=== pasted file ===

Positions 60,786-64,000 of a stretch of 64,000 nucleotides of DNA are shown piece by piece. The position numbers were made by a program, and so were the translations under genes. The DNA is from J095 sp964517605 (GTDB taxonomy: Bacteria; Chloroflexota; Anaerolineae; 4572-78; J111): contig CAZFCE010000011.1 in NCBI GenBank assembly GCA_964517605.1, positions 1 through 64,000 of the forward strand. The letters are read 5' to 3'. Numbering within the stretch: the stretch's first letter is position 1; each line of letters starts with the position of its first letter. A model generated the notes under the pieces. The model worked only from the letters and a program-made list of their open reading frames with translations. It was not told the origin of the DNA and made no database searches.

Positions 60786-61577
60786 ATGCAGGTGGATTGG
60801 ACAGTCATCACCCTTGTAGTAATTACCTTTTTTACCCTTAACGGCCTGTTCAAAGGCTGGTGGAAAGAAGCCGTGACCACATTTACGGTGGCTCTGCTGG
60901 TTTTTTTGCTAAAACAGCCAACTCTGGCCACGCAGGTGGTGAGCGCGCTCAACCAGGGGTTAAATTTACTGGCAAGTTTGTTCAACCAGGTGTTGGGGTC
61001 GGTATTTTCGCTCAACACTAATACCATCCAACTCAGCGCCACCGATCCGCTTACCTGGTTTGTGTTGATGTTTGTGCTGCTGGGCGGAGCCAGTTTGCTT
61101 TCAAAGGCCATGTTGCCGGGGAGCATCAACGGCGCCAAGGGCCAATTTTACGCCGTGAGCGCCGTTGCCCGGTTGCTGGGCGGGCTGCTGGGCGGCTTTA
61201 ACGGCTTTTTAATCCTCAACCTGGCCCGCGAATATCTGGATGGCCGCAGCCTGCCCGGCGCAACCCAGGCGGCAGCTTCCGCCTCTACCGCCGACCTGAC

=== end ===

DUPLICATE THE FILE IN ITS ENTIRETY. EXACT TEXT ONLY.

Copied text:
Positions 60,786-64,000 of a stretch of 64,000 nucleotides of DNA are shown piece by piece. The position numbers were made by a program, and so were the translations under genes. The DNA is from J095 sp964517605 (GTDB taxonomy: Bacteria; Chloroflexota; Anaerolineae; 4572-78; J111): contig CAZFCE010000011.1 in NCBI GenBank assembly GCA_964517605.1, positions 1 through 64,000 of the forward strand. The letters are read 5' to 3'. Numbering within the stretch: the stretch's first letter is position 1; each line of letters starts with the position of its first letter. A model generated the notes under the pieces. The model worked only from the letters and a program-made list of their open reading frames with translations. It was not told the origin of the DNA and made no database searches.

Positions 60786-61577
60786 ATGCAGGTGGATTGG
60801 ACAGTCATCACCCTTGTAGTAATTACCTTTTTTACCCTTAACGGCCTGTTCAAAGGCTGGTGGAAAGAAGCCGTGACCACATTTACGGTGGCTCTGCTGG
60901 TTTTTTTGCTAAAACAGCCAACTCTGGCCACGCAGGTGGTGAGCGCGCTCAACCAGGGGTTAAATTTACTGGCAAGTTTGTTCAACCAGGTGTTGGGGTC
61001 GGTATTTTCGCTCAACACTAATACCATCCAACTCAGCGCCACCGATCCGCTTACCTGGTTTGTGTTGATGTTTGTGCTGCTGGGCGGAGCCAGTTTGCTT
61101 TCAAAGGCCATGTTGCCGGGGAGCATCAACGGCGCCAAGGGCCAATTTTACGCCGTGAGCGCCGTTGCCCGGTTGCTGGGCGGGCTGCTGGGCGGCTTTA
61201 ACGGCTTTTTAATCCTCAACCTGGCCCGCGAATATCTGGATGGCCGCAGCCTGCCCGGCGCAACCCAGGCGGCAGCTTCCGCCTCTACCGCCGACCTGAC